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People Who Inject Opioids Are Less Likely to Overdose If Also Using Cannabis for Pain, Study Finds

May 28, 2020

People Who Inject Opioids Are Less Likely to Overdose If Also Using Cannabis for Pain, Study Finds

People who inject drugs such as heroin have a lower chance of accidentally overdosing if they’re also using cannabis to manage their pain, according to a new study.

As most of the study’s participants used cannabis for pain relief, many also reduced their reliance on heroin and illicit opioids, which reduced their risk of an overdose.

The findings add further weight to the case for using medical cannabis as a substitute for illicit opioids.


Cannabis in Vancouver

Published in PLOS One, the study gleaned its results from two ongoing research groups living in Vancouver's Downtown Eastside.

One group consisted of HIV-negative people who inject drugs, while the other was made up of those living with HIV. Both cohorts have been monitored by researchers since 1996.

After conducting 2,500 interviews, the researchers from the University of British Columbia classed over two thirds (68.4 percent) of the 897 participants as therapeutic cannabis consumers.

Members of this therapeutic group tended to exhibit poorer indicators of health than those classed as recreational users. But this negative association, the researchers say, is likely indicative of cannabis being used to address poor health rather than poor health resulting from frequent cannabis use.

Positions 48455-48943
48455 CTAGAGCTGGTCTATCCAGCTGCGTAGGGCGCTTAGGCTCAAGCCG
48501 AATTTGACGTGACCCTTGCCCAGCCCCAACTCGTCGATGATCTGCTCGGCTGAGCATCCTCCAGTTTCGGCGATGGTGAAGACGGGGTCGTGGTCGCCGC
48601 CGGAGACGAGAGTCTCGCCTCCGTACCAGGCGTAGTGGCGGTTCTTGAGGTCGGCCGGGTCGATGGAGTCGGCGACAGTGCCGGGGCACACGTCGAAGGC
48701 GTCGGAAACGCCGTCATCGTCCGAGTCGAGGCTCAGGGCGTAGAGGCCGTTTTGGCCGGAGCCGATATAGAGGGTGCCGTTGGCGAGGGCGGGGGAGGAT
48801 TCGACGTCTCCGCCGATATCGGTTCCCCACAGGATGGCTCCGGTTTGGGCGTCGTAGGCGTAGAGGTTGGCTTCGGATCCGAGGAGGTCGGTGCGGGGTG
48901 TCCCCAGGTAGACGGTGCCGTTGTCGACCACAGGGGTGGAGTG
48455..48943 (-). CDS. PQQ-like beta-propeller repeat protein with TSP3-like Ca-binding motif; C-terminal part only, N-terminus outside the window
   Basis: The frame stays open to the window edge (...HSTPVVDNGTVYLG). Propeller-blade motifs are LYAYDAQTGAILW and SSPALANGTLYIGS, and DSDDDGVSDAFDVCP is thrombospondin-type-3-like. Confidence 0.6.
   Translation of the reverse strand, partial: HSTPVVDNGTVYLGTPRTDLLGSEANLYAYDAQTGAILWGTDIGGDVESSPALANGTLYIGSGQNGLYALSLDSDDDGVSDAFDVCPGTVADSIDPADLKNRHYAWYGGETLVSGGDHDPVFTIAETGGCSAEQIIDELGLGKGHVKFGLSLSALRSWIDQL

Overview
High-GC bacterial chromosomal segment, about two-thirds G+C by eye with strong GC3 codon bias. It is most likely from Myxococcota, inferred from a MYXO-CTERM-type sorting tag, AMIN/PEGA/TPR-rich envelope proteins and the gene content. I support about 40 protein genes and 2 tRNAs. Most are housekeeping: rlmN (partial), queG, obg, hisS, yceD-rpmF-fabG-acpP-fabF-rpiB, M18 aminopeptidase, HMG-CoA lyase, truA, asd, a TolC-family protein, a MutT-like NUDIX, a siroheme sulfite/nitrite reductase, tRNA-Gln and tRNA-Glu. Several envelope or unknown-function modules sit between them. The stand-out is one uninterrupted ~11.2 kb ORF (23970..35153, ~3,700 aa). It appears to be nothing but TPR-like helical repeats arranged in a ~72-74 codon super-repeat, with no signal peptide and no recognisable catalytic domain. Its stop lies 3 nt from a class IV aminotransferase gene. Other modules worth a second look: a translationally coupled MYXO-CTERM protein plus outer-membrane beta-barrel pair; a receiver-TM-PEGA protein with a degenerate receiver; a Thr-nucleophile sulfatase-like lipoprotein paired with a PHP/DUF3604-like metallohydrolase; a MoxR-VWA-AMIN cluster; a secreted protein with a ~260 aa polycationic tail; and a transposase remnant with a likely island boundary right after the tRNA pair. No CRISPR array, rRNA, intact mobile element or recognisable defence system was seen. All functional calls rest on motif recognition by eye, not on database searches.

The participants who used cannabis to relieve pain also had lower odds of reporting a recent non-fatal overdose and daily heroin injection relative to the other classes. The opioids weren’t fully replaced by cannabis in most cases. Instead, participants used the opioids less frequently if also treating themselves with cannabis.

The results add to the growing body of evidence for marijuana’s suitability as an opioid substitute.

“The mounting evidence related to the motivations behind people's cannabis use strongly suggests that improving access to cannabis for therapeutic purposes could help reduce overdose risk associated with illicit opioid use,” Dr M-J Milloy, a substance use researcher at the University of British Columbia and senior author of the study, said in a statement.

“Unfortunately, our results also tell us that medical cannabis users from the Downtown Eastside do not have equitable access to legal sources of cannabis, either through the medical cannabis system or the new recreational market.”

Indeed, even though Vancouver residents have had legal medical cannabis access since 2001 and legal recreational access since 2018, Milloy and his colleagues found few instances where participants had sourced their cannabis legally. This strong reliance on the illicit market highlights how Canada’s legal cannabis framework still has many access barriers for “marginalized people.”

“Authorities should pause their efforts to close unregulated sources of cannabis and eliminate the illicit market until barriers to legal cannabis are addressed, especially during the overdose crisis,” Milloy added.

 

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